In our last post, we discussed a few procedural rules that can exclude an otherwise meritorious ground from protest. There are also a number of substantive issues that the GAO’s rules exclude from review. See 4 C.F.R. § 21.5. We address them below, plus a bonus ground that might as well be non-protestable.
Contract Administration Matters: Generally, once a contract has been awarded, any disputes between the contractor and the contracting agency are outside the GAO’s jurisdiction because the procurement process has concluded. Any disagreements over contract performance or administration are governed by the contractual disputes process and the Contract Disputes Act of 1978, and adjudicated (if necessary) by the Boards of Contract Appeals or the Court of Federal Claims. (See our CDA timeline for an overview of that process.) Similarly excluded from GAO review are bid protest grounds complaining about contract administration issues involving a different contractor’s performance, or speculating that an awardee may not perform the contract as required. See, e.g., Ashland Sales & Serv. Co., B‑408969, Nov. 1, 2013, 2013 CPD ¶ 256.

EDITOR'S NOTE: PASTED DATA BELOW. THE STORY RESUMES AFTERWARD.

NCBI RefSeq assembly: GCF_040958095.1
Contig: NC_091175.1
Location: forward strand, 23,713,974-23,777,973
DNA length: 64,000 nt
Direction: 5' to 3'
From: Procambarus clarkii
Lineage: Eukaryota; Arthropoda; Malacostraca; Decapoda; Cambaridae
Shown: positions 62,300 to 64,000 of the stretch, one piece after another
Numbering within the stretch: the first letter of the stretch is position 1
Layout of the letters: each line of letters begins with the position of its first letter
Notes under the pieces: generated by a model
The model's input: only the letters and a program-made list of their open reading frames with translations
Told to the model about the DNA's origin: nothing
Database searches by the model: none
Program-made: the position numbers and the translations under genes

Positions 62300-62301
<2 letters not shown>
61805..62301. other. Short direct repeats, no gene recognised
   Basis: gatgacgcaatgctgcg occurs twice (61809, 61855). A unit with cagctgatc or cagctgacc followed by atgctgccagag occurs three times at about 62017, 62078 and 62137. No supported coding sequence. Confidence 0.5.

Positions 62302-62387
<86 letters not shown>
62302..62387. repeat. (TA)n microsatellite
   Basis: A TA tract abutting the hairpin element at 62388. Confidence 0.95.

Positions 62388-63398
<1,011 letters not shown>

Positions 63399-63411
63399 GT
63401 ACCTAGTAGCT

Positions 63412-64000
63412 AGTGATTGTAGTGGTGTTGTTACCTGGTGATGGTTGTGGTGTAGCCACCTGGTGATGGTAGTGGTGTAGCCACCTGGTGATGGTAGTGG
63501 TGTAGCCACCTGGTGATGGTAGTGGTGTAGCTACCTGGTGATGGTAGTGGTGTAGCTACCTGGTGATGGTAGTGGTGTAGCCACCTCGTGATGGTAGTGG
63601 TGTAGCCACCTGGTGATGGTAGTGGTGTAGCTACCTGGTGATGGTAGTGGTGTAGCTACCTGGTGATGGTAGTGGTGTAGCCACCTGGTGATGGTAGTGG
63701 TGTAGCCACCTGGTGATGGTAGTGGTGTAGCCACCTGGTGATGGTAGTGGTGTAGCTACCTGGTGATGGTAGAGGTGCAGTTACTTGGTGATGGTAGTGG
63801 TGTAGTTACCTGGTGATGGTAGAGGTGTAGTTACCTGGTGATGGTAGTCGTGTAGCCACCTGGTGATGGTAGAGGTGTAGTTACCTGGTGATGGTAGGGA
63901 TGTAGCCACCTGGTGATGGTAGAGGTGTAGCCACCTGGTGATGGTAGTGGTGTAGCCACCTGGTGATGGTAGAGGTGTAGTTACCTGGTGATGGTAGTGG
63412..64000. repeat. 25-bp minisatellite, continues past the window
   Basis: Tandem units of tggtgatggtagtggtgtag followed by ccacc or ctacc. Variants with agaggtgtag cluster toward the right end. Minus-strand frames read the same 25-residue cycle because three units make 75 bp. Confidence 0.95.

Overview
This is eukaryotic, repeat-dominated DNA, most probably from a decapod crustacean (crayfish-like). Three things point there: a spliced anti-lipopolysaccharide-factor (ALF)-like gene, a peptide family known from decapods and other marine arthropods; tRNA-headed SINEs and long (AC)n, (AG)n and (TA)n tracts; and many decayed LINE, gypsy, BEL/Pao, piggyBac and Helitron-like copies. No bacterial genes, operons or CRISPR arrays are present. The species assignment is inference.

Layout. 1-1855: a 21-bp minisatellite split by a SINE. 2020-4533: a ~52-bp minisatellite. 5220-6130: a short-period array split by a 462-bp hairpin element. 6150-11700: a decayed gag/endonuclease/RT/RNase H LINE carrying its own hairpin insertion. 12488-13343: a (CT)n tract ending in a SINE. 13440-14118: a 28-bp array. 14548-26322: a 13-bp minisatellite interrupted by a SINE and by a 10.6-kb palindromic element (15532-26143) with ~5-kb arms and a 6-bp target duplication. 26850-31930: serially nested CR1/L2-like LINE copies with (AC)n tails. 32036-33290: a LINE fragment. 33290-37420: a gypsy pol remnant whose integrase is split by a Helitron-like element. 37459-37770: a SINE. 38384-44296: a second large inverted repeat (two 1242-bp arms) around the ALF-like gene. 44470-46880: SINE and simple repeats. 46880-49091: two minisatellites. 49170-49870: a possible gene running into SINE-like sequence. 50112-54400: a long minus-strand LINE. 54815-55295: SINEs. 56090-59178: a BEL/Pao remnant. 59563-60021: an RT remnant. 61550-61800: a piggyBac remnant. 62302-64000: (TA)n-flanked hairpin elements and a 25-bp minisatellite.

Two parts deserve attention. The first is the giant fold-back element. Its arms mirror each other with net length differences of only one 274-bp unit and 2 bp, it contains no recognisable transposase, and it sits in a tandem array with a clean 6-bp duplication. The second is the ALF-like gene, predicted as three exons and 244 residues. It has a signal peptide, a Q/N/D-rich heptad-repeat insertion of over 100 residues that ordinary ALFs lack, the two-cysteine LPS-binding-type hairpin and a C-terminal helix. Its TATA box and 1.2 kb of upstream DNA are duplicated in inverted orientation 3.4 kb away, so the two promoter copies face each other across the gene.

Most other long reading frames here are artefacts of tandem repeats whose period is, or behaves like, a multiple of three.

Small Business Size Standards and Awardee Size Status: For procurements set aside for small businesses, the procuring agency must assign a North American Industry Classification System (NAICS) code for the procurement, and that code will determine the employee-count or revenue size standard that eligible offerors may not exceed. (See our post on NAICS code appeals here.) If a firm disagrees with the chosen NAICS code and size standard, or disagrees that a prospective awardee satisfies the size standard, the GAO will not review the protest. Instead, the Small Business Administration (SBA) is the sole forum for raising challenges of this sort.